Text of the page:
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LINCOLN'S INCONGRUOUS IDEAS.
military act. The State would emancipate its own, when it chose.
The South seemed never able to understand, if it ever believed, that President Lincoln would save the Union, and at the same time protect slavery. The ideas were too incongruous. When, at the interview with the borderState representatives, the President assured Maryland, that she "had nothing to fear, either for her institutions or her interests on the points referred to," a Maryland Congressman immediately added, that if the people of the State could hear this, they would consider the proposition with much better feeling. But a constituency is not a Congressman; the people of Maryland, in March, 1862, were not yet persuaded that they were in the midst of a rebellion, which was radically to change their civil and social institutions.
Public opinion in the State was expressed in the resolutions of its legislature, characterizing the effort of its Congressmen to devise schemes of abolition of slavery in rebellious States, as a waste of time.2
Even more antagonistic were the people themselves, who in many meetings, passed resolutions against emancipation; for as yet, they would not tolerate the thought of abolition. As in Louisiana, slaves were owned chiefly in the rural dis
1 Memorandum of an interview between the President, March 10, 1862, and some slave State representatives. Lincoln's Works, II, 134.
2 At the same time a bill was before the legislature for calling a constitutional convention, and it included a clause that the convention, when assembled, should pass no law interfering with the existing relation of master and slave,-using the language of the constitution in the clause cited above. It passed in the Senate by sixteen to two, but in the House the delegates expunged it from the Bill on the ground that the legislature had no power to bind the convention. See Debates, p. 581.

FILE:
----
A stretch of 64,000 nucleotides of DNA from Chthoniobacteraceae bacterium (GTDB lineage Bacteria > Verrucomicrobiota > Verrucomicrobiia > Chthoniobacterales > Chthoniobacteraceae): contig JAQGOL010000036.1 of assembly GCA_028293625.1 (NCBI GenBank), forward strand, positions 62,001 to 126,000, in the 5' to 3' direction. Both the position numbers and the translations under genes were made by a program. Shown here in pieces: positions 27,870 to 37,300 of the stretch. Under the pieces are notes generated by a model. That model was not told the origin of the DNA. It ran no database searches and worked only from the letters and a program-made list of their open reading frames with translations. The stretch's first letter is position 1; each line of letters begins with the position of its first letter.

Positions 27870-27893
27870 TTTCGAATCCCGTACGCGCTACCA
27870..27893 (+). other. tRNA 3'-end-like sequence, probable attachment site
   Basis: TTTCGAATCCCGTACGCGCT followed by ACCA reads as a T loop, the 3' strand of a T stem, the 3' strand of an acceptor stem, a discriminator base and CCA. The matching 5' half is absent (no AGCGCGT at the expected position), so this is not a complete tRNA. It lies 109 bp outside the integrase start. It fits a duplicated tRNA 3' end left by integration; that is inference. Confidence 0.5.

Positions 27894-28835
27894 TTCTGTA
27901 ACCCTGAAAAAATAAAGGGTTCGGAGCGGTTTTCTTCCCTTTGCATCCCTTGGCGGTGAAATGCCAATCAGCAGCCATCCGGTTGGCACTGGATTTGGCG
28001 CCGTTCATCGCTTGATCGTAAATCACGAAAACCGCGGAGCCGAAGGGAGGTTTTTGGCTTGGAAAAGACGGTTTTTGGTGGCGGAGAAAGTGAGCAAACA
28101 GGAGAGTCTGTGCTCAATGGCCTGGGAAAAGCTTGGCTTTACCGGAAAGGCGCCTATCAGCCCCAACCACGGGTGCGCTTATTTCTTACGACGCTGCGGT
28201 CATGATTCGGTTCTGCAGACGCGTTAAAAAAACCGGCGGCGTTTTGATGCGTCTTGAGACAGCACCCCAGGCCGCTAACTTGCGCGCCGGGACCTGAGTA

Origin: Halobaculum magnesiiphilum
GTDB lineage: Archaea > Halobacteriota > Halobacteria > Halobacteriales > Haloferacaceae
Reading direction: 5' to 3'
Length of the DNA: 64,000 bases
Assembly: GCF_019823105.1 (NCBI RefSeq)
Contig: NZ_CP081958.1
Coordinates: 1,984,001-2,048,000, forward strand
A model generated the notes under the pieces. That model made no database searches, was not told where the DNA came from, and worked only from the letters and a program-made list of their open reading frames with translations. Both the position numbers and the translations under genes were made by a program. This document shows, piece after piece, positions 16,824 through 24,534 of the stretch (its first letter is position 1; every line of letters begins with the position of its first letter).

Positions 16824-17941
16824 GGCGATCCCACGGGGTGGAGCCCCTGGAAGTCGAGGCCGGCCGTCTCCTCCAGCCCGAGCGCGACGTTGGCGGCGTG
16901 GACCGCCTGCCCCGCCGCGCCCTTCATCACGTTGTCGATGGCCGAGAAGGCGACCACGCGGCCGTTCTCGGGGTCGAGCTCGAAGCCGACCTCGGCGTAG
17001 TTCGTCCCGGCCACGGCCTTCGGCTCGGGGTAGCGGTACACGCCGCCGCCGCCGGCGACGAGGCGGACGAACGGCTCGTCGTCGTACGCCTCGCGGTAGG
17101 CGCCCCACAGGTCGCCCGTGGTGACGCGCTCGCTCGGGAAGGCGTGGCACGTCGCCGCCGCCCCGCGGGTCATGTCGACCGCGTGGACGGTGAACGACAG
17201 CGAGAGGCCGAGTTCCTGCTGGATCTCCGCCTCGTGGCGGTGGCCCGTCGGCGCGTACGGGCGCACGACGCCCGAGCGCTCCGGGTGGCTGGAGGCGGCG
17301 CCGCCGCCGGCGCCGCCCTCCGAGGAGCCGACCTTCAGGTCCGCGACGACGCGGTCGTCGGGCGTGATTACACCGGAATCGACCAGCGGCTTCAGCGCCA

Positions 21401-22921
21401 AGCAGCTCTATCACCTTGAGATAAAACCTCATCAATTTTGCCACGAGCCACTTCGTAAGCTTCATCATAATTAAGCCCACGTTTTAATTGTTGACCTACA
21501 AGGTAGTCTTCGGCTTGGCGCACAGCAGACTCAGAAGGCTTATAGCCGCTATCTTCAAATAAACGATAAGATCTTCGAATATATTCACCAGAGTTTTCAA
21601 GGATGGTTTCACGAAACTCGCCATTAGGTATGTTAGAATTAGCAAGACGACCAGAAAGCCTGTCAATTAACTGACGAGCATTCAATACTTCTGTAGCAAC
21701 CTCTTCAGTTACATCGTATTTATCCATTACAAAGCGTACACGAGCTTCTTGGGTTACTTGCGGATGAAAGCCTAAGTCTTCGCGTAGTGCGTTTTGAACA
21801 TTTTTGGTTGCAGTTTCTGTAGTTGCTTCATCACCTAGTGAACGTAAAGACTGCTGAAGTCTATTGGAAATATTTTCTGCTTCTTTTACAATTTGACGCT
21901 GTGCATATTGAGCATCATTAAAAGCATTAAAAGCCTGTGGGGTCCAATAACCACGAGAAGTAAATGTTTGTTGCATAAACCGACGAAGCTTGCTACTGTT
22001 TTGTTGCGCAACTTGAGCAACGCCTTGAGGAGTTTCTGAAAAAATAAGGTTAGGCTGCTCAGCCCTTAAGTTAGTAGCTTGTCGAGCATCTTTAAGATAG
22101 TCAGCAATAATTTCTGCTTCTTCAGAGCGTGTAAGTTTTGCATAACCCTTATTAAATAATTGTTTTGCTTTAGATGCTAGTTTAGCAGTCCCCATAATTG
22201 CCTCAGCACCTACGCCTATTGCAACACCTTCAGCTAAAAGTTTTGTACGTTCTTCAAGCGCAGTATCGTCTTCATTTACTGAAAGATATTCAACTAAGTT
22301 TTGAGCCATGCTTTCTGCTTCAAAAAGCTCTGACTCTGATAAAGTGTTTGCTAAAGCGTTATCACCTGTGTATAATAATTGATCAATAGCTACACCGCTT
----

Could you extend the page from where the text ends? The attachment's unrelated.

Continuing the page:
EMANCIPATION IN MARYLAND.
tricts; Baltimore was almost a free city, and it was there that a radical, though long a minority, party in the State arose, favoring a constitutional convention and the abolition of slavery. This party was encouraged by the Emancipation Proclamation; though Maryland, like Missouri, was not included within its operation. Public opinion was changing in the State, and one of its representatives in Congress introduced a resolution in January, 1863, raising the question of Congressional aid in emancipation. But a bill to this end got no further than a select committee, and, for the reason, as it is believed, that the Maryland members, like their constituents, opposed it.? The Maryland radicals lacked organization and the power that goes with the control of a strong party machine. The Union men of the State were much divided, and, as had been the case in Missouri and Louisiana, emancipation was delayed by local and factional